Health conditions and welfare have improved over the past
three decades, but Laos is still one of the poorest
countries in East and Southeast Asia. In 2008, it was
estimated that 19% of residents were chronically
malnourished, mainly children in rural areas. In this
respect, nothing had improved during the previous ten-year
period. More than 70 per cent live in self-catering
agriculture and many of them belong to minority people. They
live in remote mountain villages with great deficiencies in
communications and social service. The differences in wealth
between them and most of the cities are growing. The most
vulnerable are Sinotibetan ethnic groups, followed by the
Hmong-mien. Visit AbbreviationFinder to see the definitions of LAO and acronym for Laos.
In 2008, 72 per cent of urban households had access to
clean water but only 51 per cent of rural households.
Toilets and drains were found for 86% in cities but only 38%
in rural areas. Maternal mortality in connection with
pregnancy and childbirth has decreased correspondingly, but
is still high, internationally. The differences in mortality
between city and countryside and between different provinces
are very evident. The prevalence of malaria has decreased
significantly during the 1990s, but malaria is still a
common cause of death. The prevalence of HIV/AIDS in the
country is low in a regional comparison.
In the mid-00s there were 4 doctors and 12 beds per
10,000 residents. Health care is mainly state, but in the
cities there are also private pharmacies and clinics. In
remote areas there are usually only volunteers with very
short education. In 2007, 30 per cent of the medical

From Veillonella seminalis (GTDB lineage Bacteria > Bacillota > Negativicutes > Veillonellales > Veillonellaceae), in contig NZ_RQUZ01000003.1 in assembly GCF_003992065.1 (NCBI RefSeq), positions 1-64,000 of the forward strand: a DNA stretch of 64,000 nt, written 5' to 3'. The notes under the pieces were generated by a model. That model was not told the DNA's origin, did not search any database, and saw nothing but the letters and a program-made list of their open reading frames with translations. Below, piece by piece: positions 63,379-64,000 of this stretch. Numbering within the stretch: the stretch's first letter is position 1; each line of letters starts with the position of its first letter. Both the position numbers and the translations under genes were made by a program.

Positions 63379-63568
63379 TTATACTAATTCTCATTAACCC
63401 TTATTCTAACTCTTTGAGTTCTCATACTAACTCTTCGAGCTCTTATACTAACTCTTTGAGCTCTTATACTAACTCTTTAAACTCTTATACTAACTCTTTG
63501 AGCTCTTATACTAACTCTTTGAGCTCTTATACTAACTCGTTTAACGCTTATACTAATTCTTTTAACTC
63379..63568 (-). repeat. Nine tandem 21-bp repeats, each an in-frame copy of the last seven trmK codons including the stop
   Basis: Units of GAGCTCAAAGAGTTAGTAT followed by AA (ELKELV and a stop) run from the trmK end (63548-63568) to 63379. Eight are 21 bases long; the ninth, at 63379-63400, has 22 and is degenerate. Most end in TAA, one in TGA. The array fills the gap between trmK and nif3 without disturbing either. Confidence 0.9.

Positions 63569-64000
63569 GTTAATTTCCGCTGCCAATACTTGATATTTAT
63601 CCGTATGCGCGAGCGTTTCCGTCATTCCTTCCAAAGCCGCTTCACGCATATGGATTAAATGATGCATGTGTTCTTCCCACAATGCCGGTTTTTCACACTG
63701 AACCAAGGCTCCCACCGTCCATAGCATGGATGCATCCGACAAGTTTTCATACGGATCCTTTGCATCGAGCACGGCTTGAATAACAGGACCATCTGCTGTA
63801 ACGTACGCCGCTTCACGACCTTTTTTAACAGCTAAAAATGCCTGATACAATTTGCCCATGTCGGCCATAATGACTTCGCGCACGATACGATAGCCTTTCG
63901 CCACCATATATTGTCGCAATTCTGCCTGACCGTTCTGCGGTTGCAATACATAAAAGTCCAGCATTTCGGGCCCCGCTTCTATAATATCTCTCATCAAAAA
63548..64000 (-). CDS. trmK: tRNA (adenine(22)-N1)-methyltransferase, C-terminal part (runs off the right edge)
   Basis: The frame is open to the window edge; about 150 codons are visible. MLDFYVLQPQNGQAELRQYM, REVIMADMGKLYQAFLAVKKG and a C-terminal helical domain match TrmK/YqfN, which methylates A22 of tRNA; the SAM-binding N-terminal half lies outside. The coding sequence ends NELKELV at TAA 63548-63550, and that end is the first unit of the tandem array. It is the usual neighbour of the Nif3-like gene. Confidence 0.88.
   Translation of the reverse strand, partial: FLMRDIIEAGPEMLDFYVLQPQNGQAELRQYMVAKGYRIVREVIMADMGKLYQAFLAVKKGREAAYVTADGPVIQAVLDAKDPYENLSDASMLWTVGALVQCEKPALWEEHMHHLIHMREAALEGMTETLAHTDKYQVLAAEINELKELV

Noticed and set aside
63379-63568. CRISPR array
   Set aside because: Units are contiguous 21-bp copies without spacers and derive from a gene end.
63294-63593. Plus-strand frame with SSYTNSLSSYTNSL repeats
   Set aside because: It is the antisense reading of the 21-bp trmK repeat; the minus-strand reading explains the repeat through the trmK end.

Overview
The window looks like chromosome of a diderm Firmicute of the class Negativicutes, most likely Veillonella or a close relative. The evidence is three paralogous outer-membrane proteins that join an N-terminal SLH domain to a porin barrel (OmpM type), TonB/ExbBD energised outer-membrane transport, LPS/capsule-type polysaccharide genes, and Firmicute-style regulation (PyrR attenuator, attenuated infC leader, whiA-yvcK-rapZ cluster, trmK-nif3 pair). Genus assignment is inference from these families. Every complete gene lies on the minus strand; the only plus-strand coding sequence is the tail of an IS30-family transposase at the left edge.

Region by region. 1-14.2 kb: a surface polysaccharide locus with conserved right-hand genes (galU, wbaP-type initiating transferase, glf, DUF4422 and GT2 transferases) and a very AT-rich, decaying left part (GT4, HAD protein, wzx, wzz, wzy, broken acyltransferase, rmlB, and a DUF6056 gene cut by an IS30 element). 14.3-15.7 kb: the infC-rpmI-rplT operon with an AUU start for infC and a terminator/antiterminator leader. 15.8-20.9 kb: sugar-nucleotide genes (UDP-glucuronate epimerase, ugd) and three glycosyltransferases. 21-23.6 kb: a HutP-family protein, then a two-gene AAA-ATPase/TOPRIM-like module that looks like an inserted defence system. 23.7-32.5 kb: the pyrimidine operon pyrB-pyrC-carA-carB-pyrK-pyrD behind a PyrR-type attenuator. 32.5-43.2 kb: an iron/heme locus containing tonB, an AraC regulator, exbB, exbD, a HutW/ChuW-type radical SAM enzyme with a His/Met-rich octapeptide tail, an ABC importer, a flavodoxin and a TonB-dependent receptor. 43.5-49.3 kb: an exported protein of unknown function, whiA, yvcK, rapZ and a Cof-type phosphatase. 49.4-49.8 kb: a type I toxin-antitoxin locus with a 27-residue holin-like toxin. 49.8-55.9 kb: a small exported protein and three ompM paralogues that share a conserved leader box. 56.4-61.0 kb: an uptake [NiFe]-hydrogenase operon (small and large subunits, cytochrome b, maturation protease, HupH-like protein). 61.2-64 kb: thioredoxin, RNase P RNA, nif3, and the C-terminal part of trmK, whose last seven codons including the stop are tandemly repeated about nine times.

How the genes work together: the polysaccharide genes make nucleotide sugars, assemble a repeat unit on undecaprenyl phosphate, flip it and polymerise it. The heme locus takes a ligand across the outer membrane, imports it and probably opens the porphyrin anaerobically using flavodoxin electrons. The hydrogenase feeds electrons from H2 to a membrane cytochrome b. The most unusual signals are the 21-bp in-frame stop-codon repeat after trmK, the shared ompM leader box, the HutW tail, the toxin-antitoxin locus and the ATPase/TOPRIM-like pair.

expenses were covered by aid, but often such projects are
competing or overlapping.
Several social insurance systems have been established
during the 1990s, but there are a number of obstacles to
making them general. The majority of the employed are in the
informal sector of business and they often lack money to pay
insurance premiums. In addition, the insurance systems are
administratively underdeveloped. A compulsory insurance
system covers all government employees and includes health
care as well as pensions, child benefits, work injuries,
maternity benefits and life insurance. Pension is paid to
men from the age of 60 and to women from the age of 55. A
similar mandatory system exists in private companies with
ten and more employees, but only in some of the provinces.
Others may take out voluntary health insurance. However, the
connection to the latter two systems is very slow. In 2009,
less than 8 percent of the population had social insurance.
For the poorest, state social assistance should cover the
cost of sickness, but the tax revenue required for this is